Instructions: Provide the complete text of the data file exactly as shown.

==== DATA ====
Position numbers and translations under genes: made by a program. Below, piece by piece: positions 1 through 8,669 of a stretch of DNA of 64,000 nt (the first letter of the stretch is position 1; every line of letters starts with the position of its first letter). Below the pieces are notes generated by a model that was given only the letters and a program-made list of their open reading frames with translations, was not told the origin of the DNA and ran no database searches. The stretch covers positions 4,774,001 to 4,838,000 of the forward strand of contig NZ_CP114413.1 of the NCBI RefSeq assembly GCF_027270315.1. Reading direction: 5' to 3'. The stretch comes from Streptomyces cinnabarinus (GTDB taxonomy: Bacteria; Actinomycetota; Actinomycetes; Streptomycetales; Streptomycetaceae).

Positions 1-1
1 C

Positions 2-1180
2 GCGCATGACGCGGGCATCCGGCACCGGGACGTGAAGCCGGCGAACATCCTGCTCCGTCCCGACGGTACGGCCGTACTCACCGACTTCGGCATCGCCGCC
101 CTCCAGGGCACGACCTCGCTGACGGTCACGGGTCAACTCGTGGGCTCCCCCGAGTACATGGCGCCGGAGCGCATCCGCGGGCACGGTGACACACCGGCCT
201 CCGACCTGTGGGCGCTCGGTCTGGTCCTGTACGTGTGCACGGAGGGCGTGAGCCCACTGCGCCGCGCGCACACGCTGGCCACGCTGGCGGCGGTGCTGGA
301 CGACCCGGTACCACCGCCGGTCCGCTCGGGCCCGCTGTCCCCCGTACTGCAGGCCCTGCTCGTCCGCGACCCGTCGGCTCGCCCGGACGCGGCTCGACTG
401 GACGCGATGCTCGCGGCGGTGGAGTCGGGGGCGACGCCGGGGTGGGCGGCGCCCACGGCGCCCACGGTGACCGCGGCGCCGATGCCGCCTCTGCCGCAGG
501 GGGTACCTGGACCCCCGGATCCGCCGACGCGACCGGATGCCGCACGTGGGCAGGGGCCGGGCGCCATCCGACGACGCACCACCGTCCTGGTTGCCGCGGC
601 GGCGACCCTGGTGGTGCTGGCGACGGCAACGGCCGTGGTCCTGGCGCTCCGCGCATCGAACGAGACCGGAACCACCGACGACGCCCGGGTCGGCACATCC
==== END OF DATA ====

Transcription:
Position numbers and translations under genes: made by a program. Below, piece by piece: positions 1 through 8,669 of a stretch of DNA of 64,000 nt (the first letter of the stretch is position 1; every line of letters starts with the position of its first letter). Below the pieces are notes generated by a model that was given only the letters and a program-made list of their open reading frames with translations, was not told the origin of the DNA and ran no database searches. The stretch covers positions 4,774,001 to 4,838,000 of the forward strand of contig NZ_CP114413.1 of the NCBI RefSeq assembly GCF_027270315.1. Reading direction: 5' to 3'. The stretch comes from Streptomyces cinnabarinus (GTDB taxonomy: Bacteria; Actinomycetota; Actinomycetes; Streptomycetales; Streptomycetaceae).

Positions 1-1
1 C

Positions 2-1180
2 GCGCATGACGCGGGCATCCGGCACCGGGACGTGAAGCCGGCGAACATCCTGCTCCGTCCCGACGGTACGGCCGTACTCACCGACTTCGGCATCGCCGCC
101 CTCCAGGGCACGACCTCGCTGACGGTCACGGGTCAACTCGTGGGCTCCCCCGAGTACATGGCGCCGGAGCGCATCCGCGGGCACGGTGACACACCGGCCT
201 CCGACCTGTGGGCGCTCGGTCTGGTCCTGTACGTGTGCACGGAGGGCGTGAGCCCACTGCGCCGCGCGCACACGCTGGCCACGCTGGCGGCGGTGCTGGA
301 CGACCCGGTACCACCGCCGGTCCGCTCGGGCCCGCTGTCCCCCGTACTGCAGGCCCTGCTCGTCCGCGACCCGTCGGCTCGCCCGGACGCGGCTCGACTG
401 GACGCGATGCTCGCGGCGGTGGAGTCGGGGGCGACGCCGGGGTGGGCGGCGCCCACGGCGCCCACGGTGACCGCGGCGCCGATGCCGCCTCTGCCGCAGG
501 GGGTACCTGGACCCCCGGATCCGCCGACGCGACCGGATGCCGCACGTGGGCAGGGGCCGGGCGCCATCCGACGACGCACCACCGTCCTGGTTGCCGCGGC
601 GGCGACCCTGGTGGTGCTGGCGACGGCAACGGCCGTGGTCCTGGCGCTCCGCGCATCGAACGAGACCGGAACCACCGACGACGCCCGGGTCGGCACATCC